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I did. But I also wanted to "take the pulse", to understand, from their questions and statements, what they actually know, and what they would like to learn from exchanges like this.
For two full hours we faced each other, and these were not always pleasant moments.
I spoke about China and Russia as I knew them, experienced, and wrote about. They were shooting many questions at me, questions that were often shaped by the Western propaganda language, and by mass media jargon.
"Human rights", "democracy", "why does China do this?", "why does Russia do that?"
I stood my ground.
"Why did China do nothing to help Cuba?"
I patiently explained that China saved Cuba, after the Soviet Union decomposed under Gorbachev and Yeltsin. Sarcastic sounds followed.
"Fidel Castro quoted me, and wrote that I was correct," I uttered. This restored order. There was not much to add.
There were questions about Hong Kong. Confrontational questions. Definitely not questions that are asked among comrades. I did not lose my temper. Patiently, I explained what I recently witnessed in Hong Kong: the confusion of the rioters backed by European and North American countries. Violence and hate; destruction.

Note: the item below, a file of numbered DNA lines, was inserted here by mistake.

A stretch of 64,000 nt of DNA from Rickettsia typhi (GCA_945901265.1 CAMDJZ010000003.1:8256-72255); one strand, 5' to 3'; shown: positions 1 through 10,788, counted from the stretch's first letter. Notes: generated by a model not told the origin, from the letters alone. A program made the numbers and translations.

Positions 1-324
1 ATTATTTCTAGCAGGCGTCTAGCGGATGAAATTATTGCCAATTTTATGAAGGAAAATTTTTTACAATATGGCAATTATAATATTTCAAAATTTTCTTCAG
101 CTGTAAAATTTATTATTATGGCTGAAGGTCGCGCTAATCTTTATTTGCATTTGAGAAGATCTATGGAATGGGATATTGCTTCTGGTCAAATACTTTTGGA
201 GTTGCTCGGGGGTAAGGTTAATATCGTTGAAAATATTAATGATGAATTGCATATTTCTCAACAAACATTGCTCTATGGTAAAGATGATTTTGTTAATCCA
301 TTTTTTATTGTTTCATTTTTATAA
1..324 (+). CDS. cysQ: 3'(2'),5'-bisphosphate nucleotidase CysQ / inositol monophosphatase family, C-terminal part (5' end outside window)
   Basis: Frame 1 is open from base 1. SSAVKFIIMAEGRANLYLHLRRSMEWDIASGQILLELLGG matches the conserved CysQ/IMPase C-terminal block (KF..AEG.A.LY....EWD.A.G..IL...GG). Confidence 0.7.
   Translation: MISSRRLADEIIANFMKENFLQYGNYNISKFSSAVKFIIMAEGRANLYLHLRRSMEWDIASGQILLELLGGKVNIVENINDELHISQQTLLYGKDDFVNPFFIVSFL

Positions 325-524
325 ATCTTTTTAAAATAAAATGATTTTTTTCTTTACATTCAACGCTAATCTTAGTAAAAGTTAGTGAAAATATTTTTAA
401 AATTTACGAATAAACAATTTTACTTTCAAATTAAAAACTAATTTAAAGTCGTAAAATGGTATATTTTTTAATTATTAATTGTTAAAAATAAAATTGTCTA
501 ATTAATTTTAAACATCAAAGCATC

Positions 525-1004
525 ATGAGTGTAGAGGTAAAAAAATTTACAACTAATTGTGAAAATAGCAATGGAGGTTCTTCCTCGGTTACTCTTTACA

At the end, one young man asked me, with a smile: "And what about Iranian imperialism?"
"Iranian imperialism?" I couldn't understand. I still did not fully comprehend that this was different India that I knew in quite a recent past.
"Yes. Iranian imperialism" You know: supporting Yemeni rebels, and brutal Assad's dictatorship""
I recalled how I was approached: [JNU] is one of the most important places of ideological resistance to the current Fascist government in India.
One of the left-activists and research scholars at JNU who asked not to be identified, and who was present during my presentation, later wrote for this essay:
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